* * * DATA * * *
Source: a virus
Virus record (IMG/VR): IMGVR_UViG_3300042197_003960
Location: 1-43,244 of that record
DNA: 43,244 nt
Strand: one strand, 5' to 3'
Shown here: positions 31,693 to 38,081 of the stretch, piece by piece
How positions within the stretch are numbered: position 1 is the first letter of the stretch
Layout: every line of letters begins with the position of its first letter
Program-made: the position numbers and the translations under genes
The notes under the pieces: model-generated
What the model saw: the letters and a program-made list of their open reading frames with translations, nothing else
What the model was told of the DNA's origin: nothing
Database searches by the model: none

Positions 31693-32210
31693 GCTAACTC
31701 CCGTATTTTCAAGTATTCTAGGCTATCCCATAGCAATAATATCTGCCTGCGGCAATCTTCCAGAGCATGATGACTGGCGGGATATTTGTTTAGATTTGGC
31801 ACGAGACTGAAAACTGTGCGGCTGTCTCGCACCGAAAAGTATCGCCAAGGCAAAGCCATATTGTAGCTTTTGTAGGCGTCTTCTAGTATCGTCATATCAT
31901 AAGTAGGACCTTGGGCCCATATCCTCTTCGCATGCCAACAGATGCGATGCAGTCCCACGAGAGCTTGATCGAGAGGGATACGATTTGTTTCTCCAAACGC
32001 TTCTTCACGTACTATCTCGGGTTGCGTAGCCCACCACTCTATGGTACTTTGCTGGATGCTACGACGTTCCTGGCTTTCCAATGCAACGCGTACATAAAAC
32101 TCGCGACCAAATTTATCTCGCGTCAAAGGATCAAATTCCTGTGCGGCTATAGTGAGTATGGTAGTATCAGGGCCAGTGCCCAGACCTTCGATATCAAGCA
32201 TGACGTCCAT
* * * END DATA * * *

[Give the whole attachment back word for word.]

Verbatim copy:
Source: a virus
Virus record (IMG/VR): IMGVR_UViG_3300042197_003960
Location: 1-43,244 of that record
DNA: 43,244 nt
Strand: one strand, 5' to 3'
Shown here: positions 31,693 to 38,081 of the stretch, piece by piece
How positions within the stretch are numbered: position 1 is the first letter of the stretch
Layout: every line of letters begins with the position of its first letter
Program-made: the position numbers and the translations under genes
The notes under the pieces: model-generated
What the model saw: the letters and a program-made list of their open reading frames with translations, nothing else
What the model was told of the DNA's origin: nothing
Database searches by the model: none

Positions 31693-32210
31693 GCTAACTC
31701 CCGTATTTTCAAGTATTCTAGGCTATCCCATAGCAATAATATCTGCCTGCGGCAATCTTCCAGAGCATGATGACTGGCGGGATATTTGTTTAGATTTGGC
31801 ACGAGACTGAAAACTGTGCGGCTGTCTCGCACCGAAAAGTATCGCCAAGGCAAAGCCATATTGTAGCTTTTGTAGGCGTCTTCTAGTATCGTCATATCAT
31901 AAGTAGGACCTTGGGCCCATATCCTCTTCGCATGCCAACAGATGCGATGCAGTCCCACGAGAGCTTGATCGAGAGGGATACGATTTGTTTCTCCAAACGC
32001 TTCTTCACGTACTATCTCGGGTTGCGTAGCCCACCACTCTATGGTACTTTGCTGGATGCTACGACGTTCCTGGCTTTCCAATGCAACGCGTACATAAAAC
32101 TCGCGACCAAATTTATCTCGCGTCAAAGGATCAAATTCCTGTGCGGCTATAGTGAGTATGGTAGTATCAGGGCCAGTGCCCAGACCTTCGATATCAAGCA
32201 TGACGTCCAT